Tracy McGrady is getting lots and lots of attention in New York for a guy who is barely able to get time because of injury. But good for him! He’s been quieted by Houston, and now he’s out and wants to soak it in a bit. Good to be chatty, and the media loves them some TMac.
But it turns out McGrady has also had another injury we weren’t aware of, a concussion. Because the only way he’s making the kind of statements he told reporters today he made is if he got whacked in the head with something. Via the New York Daily News:
Tracy McGrady made yet another reference today about recruiting LeBron James to New York.
McGrady told reporters that after the Knicks traded for him two weeks ago he exchanged text messages with LeBron and told him “I’ll see you here next year.”
Okay, let’s throw out the Knicks lack of an attractive championship-caliber roster, their limited abilities under a reduced cap, their lack of a any sort of longterm assets due to trading away or swapping picks for the next three years. Toss all that aside and you still have a problem.
The odds of both the Knicks signing LeBron and then re-signing McGrady, even to a vet’s minimum, are astronomical. The Knicks have to A. convince another max-level player to come play with LeBron just to get James inside the Garden’s lobby, and then B. sign capable, reliable players to surround those two with so that they don’t waste the greatest free agent signing in the history of the NBA. Does Tracy McGrady fit that mold? Does Tracy McGrady fit the mold of a guy who would carry that guy’s bags?
McGrady was once a living legend, capable of dominating the game. Now he’s talking crazy like. The optimism is admirable, if frightfully out of touch with reality.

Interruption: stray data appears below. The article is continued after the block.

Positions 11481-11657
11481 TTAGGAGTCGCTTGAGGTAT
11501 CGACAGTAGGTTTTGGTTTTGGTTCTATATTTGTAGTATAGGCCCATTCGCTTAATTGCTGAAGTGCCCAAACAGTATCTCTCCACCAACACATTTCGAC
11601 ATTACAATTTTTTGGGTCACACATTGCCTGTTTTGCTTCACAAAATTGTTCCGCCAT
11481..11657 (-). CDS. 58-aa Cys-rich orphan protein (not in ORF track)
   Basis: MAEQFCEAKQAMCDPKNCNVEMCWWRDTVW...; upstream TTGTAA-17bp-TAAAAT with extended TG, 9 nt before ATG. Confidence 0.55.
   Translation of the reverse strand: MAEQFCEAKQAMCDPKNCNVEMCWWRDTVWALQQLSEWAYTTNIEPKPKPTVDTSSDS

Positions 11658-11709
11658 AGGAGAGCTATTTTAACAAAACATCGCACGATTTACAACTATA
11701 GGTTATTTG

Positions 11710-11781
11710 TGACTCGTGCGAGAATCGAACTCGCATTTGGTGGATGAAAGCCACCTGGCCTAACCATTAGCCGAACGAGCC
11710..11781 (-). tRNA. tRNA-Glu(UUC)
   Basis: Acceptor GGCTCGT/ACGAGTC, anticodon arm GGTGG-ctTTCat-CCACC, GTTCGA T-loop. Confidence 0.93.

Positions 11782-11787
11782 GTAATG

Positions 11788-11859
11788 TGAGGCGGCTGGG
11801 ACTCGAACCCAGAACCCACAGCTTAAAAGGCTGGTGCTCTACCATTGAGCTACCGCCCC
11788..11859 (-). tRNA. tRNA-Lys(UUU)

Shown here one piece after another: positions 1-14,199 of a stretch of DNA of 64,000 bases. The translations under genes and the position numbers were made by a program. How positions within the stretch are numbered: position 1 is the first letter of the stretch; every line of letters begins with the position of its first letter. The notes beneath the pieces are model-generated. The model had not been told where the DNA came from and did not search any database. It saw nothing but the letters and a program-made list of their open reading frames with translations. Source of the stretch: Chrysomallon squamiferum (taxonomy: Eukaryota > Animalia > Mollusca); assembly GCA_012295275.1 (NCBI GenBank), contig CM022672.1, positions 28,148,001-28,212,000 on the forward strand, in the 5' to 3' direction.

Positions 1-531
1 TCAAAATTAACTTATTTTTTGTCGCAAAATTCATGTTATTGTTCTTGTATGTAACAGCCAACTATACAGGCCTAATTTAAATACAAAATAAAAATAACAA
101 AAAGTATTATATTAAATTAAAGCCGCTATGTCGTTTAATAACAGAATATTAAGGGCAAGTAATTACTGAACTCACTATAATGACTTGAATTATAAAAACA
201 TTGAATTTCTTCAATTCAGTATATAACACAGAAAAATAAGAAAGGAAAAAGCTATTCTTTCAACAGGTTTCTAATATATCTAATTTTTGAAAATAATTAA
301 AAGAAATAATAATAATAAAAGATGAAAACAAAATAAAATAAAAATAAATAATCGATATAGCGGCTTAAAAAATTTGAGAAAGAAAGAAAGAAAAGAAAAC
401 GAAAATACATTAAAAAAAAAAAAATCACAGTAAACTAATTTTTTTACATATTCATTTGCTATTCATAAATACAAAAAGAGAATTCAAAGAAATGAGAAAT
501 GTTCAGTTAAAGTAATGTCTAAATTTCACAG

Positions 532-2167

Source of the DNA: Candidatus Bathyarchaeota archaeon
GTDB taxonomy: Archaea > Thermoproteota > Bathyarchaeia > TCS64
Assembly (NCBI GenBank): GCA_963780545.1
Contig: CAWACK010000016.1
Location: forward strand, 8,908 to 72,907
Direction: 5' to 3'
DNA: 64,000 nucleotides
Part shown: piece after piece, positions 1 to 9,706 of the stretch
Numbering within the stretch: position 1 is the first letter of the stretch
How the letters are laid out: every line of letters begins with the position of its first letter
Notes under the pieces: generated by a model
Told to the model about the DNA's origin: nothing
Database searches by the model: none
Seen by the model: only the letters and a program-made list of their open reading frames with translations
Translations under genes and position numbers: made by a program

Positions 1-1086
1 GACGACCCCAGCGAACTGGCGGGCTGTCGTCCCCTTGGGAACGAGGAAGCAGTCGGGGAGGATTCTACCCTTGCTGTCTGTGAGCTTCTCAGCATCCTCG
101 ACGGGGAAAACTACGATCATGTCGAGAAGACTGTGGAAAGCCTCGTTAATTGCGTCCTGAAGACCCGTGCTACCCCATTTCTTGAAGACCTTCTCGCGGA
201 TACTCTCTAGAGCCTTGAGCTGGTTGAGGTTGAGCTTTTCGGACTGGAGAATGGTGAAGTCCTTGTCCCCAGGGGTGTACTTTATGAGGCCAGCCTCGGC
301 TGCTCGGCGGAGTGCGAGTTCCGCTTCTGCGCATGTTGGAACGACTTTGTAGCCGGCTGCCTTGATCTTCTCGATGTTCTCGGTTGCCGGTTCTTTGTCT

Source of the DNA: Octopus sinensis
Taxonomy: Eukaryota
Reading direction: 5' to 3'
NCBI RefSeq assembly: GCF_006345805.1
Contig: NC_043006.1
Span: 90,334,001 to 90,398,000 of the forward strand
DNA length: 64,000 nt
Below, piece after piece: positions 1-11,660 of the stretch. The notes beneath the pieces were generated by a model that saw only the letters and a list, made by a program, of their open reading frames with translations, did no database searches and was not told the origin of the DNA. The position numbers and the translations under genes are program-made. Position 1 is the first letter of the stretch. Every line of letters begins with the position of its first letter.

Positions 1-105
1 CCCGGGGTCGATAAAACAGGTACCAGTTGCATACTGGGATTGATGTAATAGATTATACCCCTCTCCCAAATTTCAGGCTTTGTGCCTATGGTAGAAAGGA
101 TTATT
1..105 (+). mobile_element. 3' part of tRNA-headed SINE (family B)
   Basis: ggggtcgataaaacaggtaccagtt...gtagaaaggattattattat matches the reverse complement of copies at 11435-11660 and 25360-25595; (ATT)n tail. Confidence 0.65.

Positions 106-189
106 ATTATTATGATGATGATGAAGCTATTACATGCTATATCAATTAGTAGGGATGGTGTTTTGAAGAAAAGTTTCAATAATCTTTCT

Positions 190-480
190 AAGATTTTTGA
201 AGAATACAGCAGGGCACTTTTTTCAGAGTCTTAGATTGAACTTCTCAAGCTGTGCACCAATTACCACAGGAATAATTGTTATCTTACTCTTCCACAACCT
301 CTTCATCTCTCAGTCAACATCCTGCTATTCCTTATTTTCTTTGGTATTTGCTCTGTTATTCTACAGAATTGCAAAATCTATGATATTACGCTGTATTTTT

Only one person in NBA history has coached as many games as Brett Brown and had a worst winning percentage.
The 76ers coach, who sports a 37-127 record, is trumped by just Brian Winters. Winters went 36-148 with the expansion Grizzlies and during interim stint guiding the Warriors.
Brown is entering the third season of his four-year contract, and Philadelphia general manager Sam Hinkie has been mum about an extension.
76ers owner Josh Harris is taking a similar approach, but he also says a lot of nice things about Brown.
Harris, via John Finger of CSN Philly:
“It’s probably not appropriate for me to talk about specifics about what the negotiations are with him,” Harris said during a media conference on Thursday at the team’s training camp at Stockton College.
“I give Brett an A for the job he’s done,” Harris said. “He’s been an incredible player development person, which is what we need at this point in time. He’s a great person to be around. He’s enthusiastic and he’s a born coach and a leader of men. I’m very impressed with Brett and I hope and expect Brett to be around the team for a very long time.”
Brown has done a fantastic job keeping this team engaged through losing and developing its young players. It’s not his fault Philadelphia stinks. Tanking is an organizational decision.
But the 76ers aren’t tanking forever, and soon, they’ll require a different type of coaching.
Is Brown up for it? No idea. He hasn’t had any chance to prove it.
After all he’s done, though, he probably deserves a chance to find out.
Thabo Sefolosha clearly believed in his innocence.
The Hawks wing rejected a plea deal of only day of community service and six months probation. That probably would have been easier than a trial.
But Sefolosha opted to fight the charges – misdemeanor obstructing government administration, disorderly conduct and resisting arrest.
Today, he was vindicated.
Sefolosha, who missed the playoffs due to a leg injury that seemingly occurred during his arrest, has made his case clear: New York police targeted him because he’s black. Given everything else we know about policing habits, that’s certainly believable.
We’ve also seen video of multiple officers literally pulling Sefolosha in different directions and one striking him in the leg with a nightstick. We don’t know what preceded that video, but especially given the information revealed at trial, it’s difficult to justify that use of force.
This verdict probably sets up Sefolosha’ to sue the NYPD.